The dancer, a woman of 65 — who, my guide told me, had recently had hip surgery — not only danced with all of those pots on her head, she did so while simultaneously picking up a kerchief with her teeth, then dancing on broken glass, then dancing with one foot on either side of a pie-plate-like metal pan which she banged back and forth in rhythm with the music. I was delighted to give her a small donation in addition to the entry fee,  and to have my picture taken with her.

Others in our group took advantage of a cooking class and learned to make several of the fabulous dishes we’ve been enjoying since we arrived in India. Some of my favourites so far have been:

  • chicken biryani
  • chicken tikka
  • fish curry (from south India, particularly Goa)
  • thali
  • parathas
  • alu ghobi
  • palak paneer
  • bhaji and
  • pickle

The Rise of The Albatross

In Udaipur, several of us toured the Hindu Jagdish temple where the stone carvings are intricate beyond belief. I intended to visit the City Palace too, but I arrived at the entrance to that complex with a large package I wanted to mail home only to discover that the post office (which was located next to the gates of the palace) was closed on Sundays, which is what day it was. Aggravated with myself for not having trusted the tuk-tuk driver who took me up there and warned me that the post office was closed (because of stories I’d heard of tuk-tuk drivers misinforming foreigners of many things in order to divert them to businesses operated by their relatives and friends, and because this tuk-tuk driver had offered an express-post outlet as an alternative, which I’d declined), I stubbornly walked back to the hotel with the cloth-wrapped package in my arms rather than paying for another tuk-tuk.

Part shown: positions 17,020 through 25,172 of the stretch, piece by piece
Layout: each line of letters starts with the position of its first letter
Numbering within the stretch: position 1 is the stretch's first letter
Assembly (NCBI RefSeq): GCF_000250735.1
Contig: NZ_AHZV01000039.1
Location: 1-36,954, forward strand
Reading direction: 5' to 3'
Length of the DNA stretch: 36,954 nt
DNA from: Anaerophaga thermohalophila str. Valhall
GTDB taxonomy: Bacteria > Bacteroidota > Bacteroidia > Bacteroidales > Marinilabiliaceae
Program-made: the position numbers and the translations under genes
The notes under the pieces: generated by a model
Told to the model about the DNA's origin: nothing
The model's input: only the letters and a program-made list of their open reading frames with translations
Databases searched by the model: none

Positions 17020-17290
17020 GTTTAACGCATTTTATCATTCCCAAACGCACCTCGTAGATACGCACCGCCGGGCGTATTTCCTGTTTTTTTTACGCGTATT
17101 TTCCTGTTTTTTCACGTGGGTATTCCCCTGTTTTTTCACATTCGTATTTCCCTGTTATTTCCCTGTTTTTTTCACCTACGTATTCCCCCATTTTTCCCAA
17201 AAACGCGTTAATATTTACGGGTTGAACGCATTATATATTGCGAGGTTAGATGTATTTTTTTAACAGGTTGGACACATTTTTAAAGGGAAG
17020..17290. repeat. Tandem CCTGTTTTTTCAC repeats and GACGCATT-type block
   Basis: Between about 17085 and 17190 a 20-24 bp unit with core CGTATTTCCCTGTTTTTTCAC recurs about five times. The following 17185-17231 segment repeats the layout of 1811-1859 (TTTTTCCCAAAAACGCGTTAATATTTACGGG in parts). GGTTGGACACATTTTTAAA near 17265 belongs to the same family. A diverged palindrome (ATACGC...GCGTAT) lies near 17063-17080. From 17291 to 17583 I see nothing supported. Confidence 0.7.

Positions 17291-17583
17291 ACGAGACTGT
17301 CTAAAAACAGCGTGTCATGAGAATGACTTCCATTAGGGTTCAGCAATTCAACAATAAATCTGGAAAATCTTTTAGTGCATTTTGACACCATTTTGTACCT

It took me about half an hour to walk back to the Vishnupriya (I only took a wrong turn once). Since I had carried the package since Jaipur, and since it contained a bedspread and a wall hanging that I should not have bought, I was beginning to think of the heavy, pillow-case-sized object as my albatross. By the time I got The Albatross back to my room, I was too tired and hot to go back up to see the palace. Instead, I sank with great relief into the waters of the hotel swimming pool.

I probably sank into them a little too deeply for my own good, perhaps swallowing some of the water in my eagerness to get cool, for I think it may have been there that I got my one small bout of upset stomach. I consider myself fortunate that I did not have my distressed tummy on the day of the nine-hour bus trip or on the overnight train ride to Mumbai, but only on the day we rode in a jeep for 1.5 hours to a wildlife preserve near Ranakpur, then headed out again for a one-hour trip each way to see the most amazing temple we had yet encountered. As it was, if it had not been for several doses of Imodium, I would not have made it.

(Check out more photos from Udaipur here.)

Watch. Listen. Learn. (India 6: Pushkar)

Wed. and Thurs., Nov. 9 and 10, 2011, Pushkar

Why is there never a camel when you need one?